Last Thursday, Jan. 24, about 5:30 p.m. Gilpin County Fire departments were toned out to respond to a wildland fire in Russell Gulch, an area pitted with mining claims, therefore on private property. The fire had apparently been started by an abandoned campfire. Dark was coming on fast and the wind was whipping up the dry grasses on the rocky ridge where the smoke could be seen.
Three Timberline firefighters, five Central City firefighters and four from Clear Creek were ready to start the precarious hike to the fire. It was a nasty night, but there was a lot of unburned fuel in the area, so the firefighters were ready to go.
After a helicopter scouted the area and reported that there were no structures threatened and the fire was moving into a rock field, it was decided to send the firefighters out in the morning.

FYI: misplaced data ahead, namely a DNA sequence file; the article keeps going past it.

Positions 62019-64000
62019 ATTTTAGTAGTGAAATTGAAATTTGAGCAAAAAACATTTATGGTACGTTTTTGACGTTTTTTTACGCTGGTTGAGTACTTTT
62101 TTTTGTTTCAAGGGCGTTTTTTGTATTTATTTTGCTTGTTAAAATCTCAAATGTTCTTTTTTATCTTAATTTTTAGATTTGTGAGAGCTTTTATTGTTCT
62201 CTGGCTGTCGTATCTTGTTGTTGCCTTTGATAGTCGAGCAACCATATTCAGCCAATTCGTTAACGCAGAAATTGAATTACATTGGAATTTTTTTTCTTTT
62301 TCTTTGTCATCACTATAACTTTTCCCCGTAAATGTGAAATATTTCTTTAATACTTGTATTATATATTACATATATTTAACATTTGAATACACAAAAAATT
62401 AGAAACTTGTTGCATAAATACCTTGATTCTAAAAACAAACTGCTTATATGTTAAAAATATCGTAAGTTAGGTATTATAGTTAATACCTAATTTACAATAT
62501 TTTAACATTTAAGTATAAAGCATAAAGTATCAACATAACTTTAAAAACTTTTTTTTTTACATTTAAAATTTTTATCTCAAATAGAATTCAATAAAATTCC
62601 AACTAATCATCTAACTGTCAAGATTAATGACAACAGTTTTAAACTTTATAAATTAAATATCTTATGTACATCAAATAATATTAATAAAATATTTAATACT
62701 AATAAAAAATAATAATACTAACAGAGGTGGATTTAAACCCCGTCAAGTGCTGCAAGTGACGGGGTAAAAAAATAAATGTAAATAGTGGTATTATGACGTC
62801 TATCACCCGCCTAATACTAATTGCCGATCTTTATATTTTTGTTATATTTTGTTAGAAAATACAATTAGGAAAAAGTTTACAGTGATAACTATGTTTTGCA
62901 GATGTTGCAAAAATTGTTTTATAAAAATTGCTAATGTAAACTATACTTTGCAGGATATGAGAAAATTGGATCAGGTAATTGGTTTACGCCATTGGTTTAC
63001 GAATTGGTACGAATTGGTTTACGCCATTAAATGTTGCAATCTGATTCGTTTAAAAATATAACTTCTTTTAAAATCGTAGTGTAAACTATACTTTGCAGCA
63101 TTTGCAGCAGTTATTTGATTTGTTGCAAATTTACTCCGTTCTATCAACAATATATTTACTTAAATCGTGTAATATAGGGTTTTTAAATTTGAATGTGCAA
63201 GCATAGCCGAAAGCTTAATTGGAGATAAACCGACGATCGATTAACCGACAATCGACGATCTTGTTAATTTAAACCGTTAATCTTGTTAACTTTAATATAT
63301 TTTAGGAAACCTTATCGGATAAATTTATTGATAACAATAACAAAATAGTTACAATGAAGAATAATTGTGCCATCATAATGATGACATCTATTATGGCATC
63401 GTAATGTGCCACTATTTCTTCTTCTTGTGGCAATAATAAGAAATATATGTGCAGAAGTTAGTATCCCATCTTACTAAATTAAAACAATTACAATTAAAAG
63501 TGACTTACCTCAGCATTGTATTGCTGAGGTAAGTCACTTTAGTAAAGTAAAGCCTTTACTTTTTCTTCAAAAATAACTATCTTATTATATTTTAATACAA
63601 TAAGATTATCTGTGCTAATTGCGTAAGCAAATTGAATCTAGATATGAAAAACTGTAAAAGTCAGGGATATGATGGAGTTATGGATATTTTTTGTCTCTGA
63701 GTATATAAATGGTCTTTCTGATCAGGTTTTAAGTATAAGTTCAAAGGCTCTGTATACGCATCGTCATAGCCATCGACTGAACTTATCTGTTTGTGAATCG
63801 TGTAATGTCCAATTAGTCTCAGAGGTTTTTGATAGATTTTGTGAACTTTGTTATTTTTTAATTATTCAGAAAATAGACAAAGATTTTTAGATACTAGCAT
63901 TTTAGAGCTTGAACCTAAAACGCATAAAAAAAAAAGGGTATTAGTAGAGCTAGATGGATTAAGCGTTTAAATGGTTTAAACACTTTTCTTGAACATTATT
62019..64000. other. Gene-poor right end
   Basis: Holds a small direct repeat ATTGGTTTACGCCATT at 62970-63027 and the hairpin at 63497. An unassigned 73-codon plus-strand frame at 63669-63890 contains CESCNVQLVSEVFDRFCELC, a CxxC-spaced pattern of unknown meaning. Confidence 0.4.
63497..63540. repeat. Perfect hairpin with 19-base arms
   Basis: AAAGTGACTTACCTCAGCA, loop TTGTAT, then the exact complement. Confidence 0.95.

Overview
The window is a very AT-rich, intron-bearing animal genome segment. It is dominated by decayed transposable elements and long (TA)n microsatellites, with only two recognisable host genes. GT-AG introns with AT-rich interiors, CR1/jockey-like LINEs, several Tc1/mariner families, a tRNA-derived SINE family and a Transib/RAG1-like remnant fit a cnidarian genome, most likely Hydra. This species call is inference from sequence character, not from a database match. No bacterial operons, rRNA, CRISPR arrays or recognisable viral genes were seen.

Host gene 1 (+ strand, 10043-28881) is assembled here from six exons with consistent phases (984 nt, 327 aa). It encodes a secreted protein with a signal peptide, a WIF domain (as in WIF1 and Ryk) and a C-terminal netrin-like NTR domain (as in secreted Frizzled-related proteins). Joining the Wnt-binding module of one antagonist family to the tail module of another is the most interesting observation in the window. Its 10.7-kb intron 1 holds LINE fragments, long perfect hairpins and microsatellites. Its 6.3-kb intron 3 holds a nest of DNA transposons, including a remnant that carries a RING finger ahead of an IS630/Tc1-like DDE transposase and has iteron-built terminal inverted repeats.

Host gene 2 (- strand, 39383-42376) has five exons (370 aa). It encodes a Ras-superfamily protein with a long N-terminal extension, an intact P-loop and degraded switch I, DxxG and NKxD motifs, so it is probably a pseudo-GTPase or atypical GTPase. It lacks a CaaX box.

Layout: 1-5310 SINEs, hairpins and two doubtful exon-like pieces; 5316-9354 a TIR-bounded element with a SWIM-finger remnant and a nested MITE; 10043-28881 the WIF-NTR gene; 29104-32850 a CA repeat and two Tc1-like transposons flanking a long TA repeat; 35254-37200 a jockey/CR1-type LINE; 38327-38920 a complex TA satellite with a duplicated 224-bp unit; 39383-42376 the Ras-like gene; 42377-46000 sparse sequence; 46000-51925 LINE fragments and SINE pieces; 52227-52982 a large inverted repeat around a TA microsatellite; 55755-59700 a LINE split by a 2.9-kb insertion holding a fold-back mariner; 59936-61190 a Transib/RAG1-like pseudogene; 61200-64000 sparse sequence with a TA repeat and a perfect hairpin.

The crews set out about 9 a.m., hiking up on scree, carrying hand tools and water. It was about a two-mile hike. One of them said, “We were all lucky that the fire was up against the rocks. It was mostly burning duff instead of trees. We had to move a lot of rocks to get to the hot spots.”
The fire wasn’t spreading fast, but the firefighters had to move a lot of rocks to get the grasses smoldering in between. The whole fire area was about 200 feet by 50 feet.
The firefighters stuck with the fire for the next 24 hours, making sure all the hot spots were out. One of them expressed amazement that there is still a fire danger, even at the end of January, when the mountains are usually blanketed in a snow covering.